How to write a request letter
You should write a request letter when you want to ask for a job interview, a raise/promotion or specific kind of information.
All formal letters should be brief and to the point. Request letters are no different. The language you use in your request letter should be fit for the workplace. Avoid words or phrases that are too informal. Type your letter on a computer and print it out on a good quality white paper.
Request for an Interview
While writing a request letter asking for a job interview, you have to use a formal letter style like block format.
Introduce yourself and the reason for your writing. Clearly state that you are writing to request for an interview so that you get an opportunity to discuss the positions that are/will be available in a specific department of the company. If you have been referred by somebody, don't forget to include his/her name in the letter.
Give a brief account of your work experience and educational qualifications. You must also explain why you are interested in working for this particular company/organization. Indicate that you will call after a certain number of days to see if it will be possible to schedule an interview.
Close the letter in a professional manner. For example, write Sincerely followed by your name.
Your letter should have your contact information including your postal address, telephone number and email id.
Other things to keep in mind
According to industry experts, enclosing your resume with your request letter is not exactly a good idea. You can, however, send it if they express an interest in hiring you.
Request a Raise or Promotion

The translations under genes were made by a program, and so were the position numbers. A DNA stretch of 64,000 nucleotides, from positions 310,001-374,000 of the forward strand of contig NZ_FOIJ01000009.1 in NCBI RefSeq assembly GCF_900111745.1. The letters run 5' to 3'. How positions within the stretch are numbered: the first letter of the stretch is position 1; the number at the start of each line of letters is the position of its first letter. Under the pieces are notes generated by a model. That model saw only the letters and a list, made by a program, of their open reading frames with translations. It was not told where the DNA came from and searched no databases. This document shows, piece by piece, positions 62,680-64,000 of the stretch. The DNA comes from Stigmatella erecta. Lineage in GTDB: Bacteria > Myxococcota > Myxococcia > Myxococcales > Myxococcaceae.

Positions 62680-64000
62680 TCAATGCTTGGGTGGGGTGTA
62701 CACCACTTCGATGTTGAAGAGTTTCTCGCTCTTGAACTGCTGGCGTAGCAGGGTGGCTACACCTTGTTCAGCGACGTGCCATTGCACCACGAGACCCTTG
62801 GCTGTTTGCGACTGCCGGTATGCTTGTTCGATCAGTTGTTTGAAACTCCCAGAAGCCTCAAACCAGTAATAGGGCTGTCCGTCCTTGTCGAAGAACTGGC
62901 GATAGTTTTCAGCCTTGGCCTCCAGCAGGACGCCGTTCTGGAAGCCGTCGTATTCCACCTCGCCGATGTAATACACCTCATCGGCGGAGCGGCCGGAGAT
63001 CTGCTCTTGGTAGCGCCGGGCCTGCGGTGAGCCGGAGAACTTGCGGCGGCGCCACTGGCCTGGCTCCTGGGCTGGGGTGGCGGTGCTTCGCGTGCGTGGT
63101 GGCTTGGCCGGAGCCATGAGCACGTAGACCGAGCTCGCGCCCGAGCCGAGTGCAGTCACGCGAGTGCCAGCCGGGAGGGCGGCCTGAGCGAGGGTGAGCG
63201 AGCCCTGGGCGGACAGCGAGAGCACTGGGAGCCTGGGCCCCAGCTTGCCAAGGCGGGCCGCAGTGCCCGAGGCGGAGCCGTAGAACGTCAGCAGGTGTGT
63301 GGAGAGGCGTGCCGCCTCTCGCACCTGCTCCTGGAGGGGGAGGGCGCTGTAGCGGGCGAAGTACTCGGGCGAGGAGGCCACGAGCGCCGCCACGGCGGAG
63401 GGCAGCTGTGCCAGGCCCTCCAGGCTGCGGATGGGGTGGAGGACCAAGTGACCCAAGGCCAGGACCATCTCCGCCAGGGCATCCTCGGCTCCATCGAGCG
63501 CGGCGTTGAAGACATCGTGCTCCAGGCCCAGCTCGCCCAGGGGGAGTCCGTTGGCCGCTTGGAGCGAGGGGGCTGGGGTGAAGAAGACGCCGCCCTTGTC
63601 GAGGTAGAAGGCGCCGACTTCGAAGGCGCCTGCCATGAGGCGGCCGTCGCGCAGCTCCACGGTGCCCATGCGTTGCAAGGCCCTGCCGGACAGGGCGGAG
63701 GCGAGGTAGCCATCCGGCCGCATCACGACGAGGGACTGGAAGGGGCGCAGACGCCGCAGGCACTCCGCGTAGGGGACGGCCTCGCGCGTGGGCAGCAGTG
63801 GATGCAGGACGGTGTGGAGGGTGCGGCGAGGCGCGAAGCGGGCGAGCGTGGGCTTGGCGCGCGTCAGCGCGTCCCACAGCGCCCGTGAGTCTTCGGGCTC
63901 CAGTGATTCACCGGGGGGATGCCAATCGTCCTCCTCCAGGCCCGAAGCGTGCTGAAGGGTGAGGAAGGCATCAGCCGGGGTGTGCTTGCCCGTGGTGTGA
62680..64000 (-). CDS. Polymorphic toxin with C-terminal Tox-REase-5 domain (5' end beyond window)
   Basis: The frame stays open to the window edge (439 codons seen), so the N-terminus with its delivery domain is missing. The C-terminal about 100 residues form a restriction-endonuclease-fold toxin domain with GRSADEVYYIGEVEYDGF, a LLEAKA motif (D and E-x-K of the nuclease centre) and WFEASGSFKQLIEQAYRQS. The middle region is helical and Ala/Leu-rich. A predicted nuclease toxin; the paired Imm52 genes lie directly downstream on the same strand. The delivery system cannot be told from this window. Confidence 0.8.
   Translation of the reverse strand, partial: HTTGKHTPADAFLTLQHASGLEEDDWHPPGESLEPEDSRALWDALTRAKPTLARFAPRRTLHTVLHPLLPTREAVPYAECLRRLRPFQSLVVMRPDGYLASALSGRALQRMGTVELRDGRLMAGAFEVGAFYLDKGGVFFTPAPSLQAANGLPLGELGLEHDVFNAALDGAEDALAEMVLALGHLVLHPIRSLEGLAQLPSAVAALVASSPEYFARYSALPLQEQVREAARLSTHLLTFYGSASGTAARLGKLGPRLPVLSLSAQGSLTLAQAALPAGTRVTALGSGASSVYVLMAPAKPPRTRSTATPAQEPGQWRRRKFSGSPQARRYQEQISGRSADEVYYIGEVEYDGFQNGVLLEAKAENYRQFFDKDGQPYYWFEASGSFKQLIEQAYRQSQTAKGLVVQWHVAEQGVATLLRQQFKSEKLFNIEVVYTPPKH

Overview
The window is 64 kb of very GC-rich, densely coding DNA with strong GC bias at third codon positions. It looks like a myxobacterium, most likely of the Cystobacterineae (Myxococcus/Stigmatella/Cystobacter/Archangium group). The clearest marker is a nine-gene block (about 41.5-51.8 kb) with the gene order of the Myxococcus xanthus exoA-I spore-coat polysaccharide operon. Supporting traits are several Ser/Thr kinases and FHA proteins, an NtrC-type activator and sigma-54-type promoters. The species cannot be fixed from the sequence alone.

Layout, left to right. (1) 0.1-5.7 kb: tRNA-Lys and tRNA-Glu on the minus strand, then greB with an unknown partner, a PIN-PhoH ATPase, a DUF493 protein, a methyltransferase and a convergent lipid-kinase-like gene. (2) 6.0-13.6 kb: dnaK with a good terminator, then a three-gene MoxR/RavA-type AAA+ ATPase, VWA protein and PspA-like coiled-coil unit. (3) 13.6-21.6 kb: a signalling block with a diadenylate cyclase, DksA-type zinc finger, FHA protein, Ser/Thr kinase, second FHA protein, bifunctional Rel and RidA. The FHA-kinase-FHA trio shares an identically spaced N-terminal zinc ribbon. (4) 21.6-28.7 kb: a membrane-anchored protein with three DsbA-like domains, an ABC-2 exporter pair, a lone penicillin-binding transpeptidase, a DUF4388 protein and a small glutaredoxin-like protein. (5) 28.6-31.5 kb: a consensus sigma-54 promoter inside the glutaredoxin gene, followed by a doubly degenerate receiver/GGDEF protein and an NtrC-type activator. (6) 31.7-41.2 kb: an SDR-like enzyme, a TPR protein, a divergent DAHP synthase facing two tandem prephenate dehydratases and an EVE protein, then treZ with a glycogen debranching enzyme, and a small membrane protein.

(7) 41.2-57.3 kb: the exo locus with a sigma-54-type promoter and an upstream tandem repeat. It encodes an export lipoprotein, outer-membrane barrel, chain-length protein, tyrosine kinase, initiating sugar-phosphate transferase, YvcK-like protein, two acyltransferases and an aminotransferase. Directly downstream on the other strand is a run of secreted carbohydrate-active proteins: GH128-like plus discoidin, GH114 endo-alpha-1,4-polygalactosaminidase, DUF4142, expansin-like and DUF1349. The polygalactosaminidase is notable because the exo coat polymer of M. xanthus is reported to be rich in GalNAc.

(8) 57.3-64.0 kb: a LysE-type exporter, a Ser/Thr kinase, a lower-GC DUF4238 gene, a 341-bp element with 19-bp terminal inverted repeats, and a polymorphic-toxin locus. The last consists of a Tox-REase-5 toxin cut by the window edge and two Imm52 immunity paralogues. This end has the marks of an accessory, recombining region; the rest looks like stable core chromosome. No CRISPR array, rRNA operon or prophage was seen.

Do you believe that you deserve a raise or a promotion? You can bring it to your manager's attention by sending him a polite request letter.
If you believe that you deserve a raise or a promotion, you have no reason not to ask for it. Start the letter by clearly stating your reason for writing. To build your case, give examples of your accomplishments, years of service etc.
Make a polite but confident request for a raise/promotion.
Thank your employer for taking the time to review your request.
What not to write
Do not threaten the employer with dire consequences if your request is not granted. If you believe that you deserve a raise and the employer is unwilling to grant it, you might want to consider changing jobs, but you don't have to mention that in your letter. You may, however, mention that if you already have a better job offer. But keep the tone of your letter courteous.
Request a Specific Type of Information
Get to the point at the beginning itself. Make it clear exactly what type of information you need and politely ask the reader to send it to you. Provide a brief explanation as to why you need this information.
State your willingness to pay any customary fees that are involved. Include your contact information in the letter. Thank the reader before closing the letter.
Sections in this articleIntroduction
What is an email
Formats, grammar and spelling
Addresses and personal names
Courtesy and politeness
Letter writing: Formal and informal